As winter is winding down, the days will get warmer, sunnier and longer. Plants will begin to flower and trees begin to bud. Spring will soon be in the air, which means it’s time to clean and switch out the old for the new.
When it comes to spring cleaning, we often think of cleaning every square inch of our homes and maybe do some re-decorating or remodeling to give our homes a new look.
Amid the cleaning, organizing (or reorganizing) and tossing and purchasing furniture, it can be easy to overlook the status of your home theater electronics.
The year of cleaning neglect can leave your home electronics covered in a hefty layer of dust, which not only looks bad, but also reduces the functionality of your system. For the purposes of aesthetics and functionality, a thorough cleaning and exam of your electronics is necessary to keep you home theater system looking and working great.
What things should you look at and consider when doing some spring cleaning of your home theater electronics?
Make sure your connections are secure. Check your HDMI cables, computer modems and other electrical connections to make sure they are secure. A loose HDMI cable, for instance, can greatly decrease the picture quality of your home theater screen and/or projector.
Make sure connections are surge-protected. A home theater system takes a lot of power to function properly. Sometimes the possibility of a storm or the reduction of power from other home appliances can cause potentially catastrophic power surges. Making sure your home theater system is plugged into a surge protector will give you the assurance that your system won’t go out the next time you’re enjoying a nice movie night.
Straighten your wires. While you’re checking the connections of your home theater, it is a good idea to arrange, label and organize your wires so you’re not stuck with an unsightly ball of wires that can compromise the wires’ usefulness and provide a home to unpleasant dust bunnies.
Check for ventilation. Excessive heat can severely damage home theater equipment and inhibit their proper operation. If the wiring and electrical components are stored in a room, on a shelf or rack with poor ventilation, they can overheat.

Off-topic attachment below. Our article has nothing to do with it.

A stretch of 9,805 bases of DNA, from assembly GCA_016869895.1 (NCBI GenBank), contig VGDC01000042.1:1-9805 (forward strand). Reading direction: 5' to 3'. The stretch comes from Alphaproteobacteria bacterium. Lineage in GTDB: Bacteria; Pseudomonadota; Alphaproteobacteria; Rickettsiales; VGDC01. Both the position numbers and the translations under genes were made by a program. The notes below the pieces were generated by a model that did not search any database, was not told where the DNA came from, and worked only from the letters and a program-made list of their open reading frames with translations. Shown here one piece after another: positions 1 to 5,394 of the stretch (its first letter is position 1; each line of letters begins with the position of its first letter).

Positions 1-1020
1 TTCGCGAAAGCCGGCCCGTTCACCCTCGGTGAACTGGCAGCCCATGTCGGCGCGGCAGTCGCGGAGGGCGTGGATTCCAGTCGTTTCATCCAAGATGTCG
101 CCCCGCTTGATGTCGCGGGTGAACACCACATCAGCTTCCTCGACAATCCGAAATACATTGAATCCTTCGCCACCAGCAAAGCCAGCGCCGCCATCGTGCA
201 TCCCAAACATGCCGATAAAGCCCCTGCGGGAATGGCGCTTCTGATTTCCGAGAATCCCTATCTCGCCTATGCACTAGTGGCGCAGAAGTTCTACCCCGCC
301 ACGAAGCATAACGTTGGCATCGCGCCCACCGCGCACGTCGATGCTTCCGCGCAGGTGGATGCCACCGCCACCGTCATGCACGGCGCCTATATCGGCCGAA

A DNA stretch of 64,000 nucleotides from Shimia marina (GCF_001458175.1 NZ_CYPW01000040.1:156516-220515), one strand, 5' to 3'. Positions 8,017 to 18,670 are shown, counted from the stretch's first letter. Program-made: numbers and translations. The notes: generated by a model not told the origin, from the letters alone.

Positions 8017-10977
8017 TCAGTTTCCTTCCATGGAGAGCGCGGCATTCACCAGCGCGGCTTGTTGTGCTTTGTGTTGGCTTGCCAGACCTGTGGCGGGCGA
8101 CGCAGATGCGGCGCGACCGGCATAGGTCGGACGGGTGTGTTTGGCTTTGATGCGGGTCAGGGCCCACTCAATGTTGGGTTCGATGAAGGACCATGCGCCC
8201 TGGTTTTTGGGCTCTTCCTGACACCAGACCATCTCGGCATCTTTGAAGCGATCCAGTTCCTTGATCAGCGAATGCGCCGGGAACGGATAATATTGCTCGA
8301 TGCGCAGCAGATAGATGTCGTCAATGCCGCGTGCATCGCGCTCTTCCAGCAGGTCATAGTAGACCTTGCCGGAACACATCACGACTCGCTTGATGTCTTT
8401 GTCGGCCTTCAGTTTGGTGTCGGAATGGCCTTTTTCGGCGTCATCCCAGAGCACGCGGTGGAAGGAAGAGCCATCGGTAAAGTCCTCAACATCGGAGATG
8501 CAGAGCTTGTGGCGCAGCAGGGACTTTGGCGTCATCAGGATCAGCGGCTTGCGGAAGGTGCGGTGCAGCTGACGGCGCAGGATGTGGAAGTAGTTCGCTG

Optimize your screen viewing settings. This can be accomplished by undertaking a quick and easy video calibration.
Examine the speakers. The full movie experience can’t be achieved without working, calibrated speakers, even with the best picture quality. Ensure that your speakers are properly wired and that the settings are tuned accurately to the room.
Look at your wireless home network. Tired of all those buffering moments right at the climax of a movie? That can be the result of your wireless home network not being fast or powerful enough to accommodate your movie watching habits. Often, home theater systems require a home wireless network that goes above and beyond what a typical internet service provider can provide.
Move up to new equipment. As you’re sizing up your furniture to determine what will best accommodate your new style, why not look at your home theater equipment? Have you had your equipment for multiple years? Does your current system do all that you want it to do? If it doesn’t, maybe it’s time to upgrade your system. In the spring, TVs and home theater electronics tend to go on sale, meaning you can score that new Kaleidescape Ultra HD 4K TV you’ve been dreaming about for a great price.
Update your home theater. Just as you consider upgrading your home theater electronic system, why not do the same for your home theater furniture? Spring cleaning is a great time to rearrange furniture and switch out furniture to accomplish your home theater’s look and feel.
Clean. Now that you got everything in tip-top working order and you have new furniture and equipment in a re-designed home theater room, the final step is to clean it all up so everything looks great. After all, you can’t have spring cleaning without, well, cleaning.
Spring cleaning is a great time to take stock of your home theater to make it look and work great throughout the year.